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In stunning win for HIV activists, a life-saving PrEP trial will be rolled out in Northern Ireland

Lily Wakefield June 19, 2020
At least 15 people have been diagnosed with HIV while waiting for access to PrEP on NHS prep northern ireland

PrEP. (Justin Sullivan/Getty)

A life-saving trial of the preventative HIV drug PrEP will be rolled out across Northern Ireland in a two-year pilot programme.

PrEP (Pre-exposure Prophylaxis) is the most effective protection against HIV transmission. It is provided on the NHS in Scotland and in Wales but has not been as easily accessible in England and Northern Ireland.

But on Thursday (June 18), Northern Ireland politician Paula Bradshaw, the Alliance Party spokesperson for health, wrote on Twitter : “Pleased to have received confirmation [from] Health Department finance officials that the two-year pilot programme for the provision of PrEP (medicine taken to prevent HIV) will be funded/continued through the GUM Clinic [at the Belfast Health and Social Care Trust].

“A preventative measure that saves on all fronts!”

According to I Want PrEP Now, all GUM clinics in Northern Ireland will be offering consultation and assessment appointments for the pilot programme, and those who are eligible will be referred to a centralised service in Belfast.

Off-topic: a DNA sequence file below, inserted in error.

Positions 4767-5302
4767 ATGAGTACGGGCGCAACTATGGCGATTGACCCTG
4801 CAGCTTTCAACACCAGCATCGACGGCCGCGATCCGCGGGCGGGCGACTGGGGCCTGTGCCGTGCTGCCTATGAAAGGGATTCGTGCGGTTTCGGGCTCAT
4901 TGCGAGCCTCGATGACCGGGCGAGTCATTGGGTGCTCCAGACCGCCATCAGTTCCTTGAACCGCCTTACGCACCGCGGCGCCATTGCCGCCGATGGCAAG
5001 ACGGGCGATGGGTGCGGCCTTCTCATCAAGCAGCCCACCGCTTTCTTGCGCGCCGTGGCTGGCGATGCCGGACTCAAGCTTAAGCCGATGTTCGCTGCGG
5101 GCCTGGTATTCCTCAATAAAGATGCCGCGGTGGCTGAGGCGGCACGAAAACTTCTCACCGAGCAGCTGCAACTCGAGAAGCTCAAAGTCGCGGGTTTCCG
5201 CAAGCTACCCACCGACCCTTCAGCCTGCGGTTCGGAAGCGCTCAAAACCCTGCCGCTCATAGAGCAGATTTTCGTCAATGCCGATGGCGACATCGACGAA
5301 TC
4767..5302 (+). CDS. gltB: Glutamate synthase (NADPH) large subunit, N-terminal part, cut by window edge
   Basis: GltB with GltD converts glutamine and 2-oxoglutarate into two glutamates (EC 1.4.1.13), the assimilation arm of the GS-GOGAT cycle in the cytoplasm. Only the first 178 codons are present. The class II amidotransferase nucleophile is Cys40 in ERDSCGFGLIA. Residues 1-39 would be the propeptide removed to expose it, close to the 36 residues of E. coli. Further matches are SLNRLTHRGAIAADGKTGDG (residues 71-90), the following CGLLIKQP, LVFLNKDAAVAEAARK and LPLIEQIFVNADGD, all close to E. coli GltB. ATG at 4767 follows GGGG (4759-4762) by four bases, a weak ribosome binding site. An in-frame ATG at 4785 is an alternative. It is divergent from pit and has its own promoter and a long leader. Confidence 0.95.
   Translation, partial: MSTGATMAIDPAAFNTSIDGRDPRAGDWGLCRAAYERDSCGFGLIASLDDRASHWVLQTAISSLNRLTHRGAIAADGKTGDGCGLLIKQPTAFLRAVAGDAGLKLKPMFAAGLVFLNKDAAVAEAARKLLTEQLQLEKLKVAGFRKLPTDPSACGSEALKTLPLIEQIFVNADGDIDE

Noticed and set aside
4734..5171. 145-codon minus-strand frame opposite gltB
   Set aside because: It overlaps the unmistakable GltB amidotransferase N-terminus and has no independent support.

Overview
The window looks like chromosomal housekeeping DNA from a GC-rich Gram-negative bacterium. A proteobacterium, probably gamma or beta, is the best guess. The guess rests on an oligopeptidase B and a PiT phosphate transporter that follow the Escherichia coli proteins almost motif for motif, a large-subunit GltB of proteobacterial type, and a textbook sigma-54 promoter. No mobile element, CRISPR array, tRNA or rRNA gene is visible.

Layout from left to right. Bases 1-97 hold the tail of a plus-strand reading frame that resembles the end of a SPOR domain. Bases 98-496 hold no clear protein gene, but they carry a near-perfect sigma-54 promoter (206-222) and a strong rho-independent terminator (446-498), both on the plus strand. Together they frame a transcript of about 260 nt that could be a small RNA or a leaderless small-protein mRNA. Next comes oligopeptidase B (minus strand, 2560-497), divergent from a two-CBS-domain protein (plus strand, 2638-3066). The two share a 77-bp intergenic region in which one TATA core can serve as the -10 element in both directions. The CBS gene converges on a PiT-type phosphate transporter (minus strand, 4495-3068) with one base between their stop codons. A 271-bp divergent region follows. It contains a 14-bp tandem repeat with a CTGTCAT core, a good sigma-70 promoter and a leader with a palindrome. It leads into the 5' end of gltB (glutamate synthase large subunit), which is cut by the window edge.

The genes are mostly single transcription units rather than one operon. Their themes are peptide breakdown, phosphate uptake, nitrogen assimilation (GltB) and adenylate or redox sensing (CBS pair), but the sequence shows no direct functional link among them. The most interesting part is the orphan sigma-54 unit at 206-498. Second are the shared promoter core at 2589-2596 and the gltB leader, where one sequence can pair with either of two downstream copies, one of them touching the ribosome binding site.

To access PrEP as part of the programme, patients must be over the age of 16, a resident in Northern Ireland and have tested negative for HIV within the last 12 months.

Those taking part will also have to attend reviews four times per year in Belfast, and be willing to stop taking PrEP when no longer eligible.

There is currently no cap on the number of participants.

PrEP to be rolled out in England.

In March this year, the Department of Health announced that PrEP would be rolled out across England, available to anyone at risk of contracting HIV.

The announcement followed a two-year trial which saw around 20,000 at-risk people able to access PrEP on the NHS.

However, many queer men were left without access because of caps on the number of participants which meant trial places allocated for men who have sex with men rapidly ran out in some parts of the country.

NHS England has now said it will cover the cost of the drug, and that £16m of funding will be made available for related services like HIV testing.

Will Nutland, co-founder of campaign group PrEPster, said in a statement following the announcement: “After over five years of fighting, including two court cases, individuals having to rely on buying PrEP online, or on a trial that has often been full, we applaud that a decision has finally been made about funding PrEP in England.”

More: Belfast, gum clinic, HIV, Northern Ireland, pilot programme, PrEP

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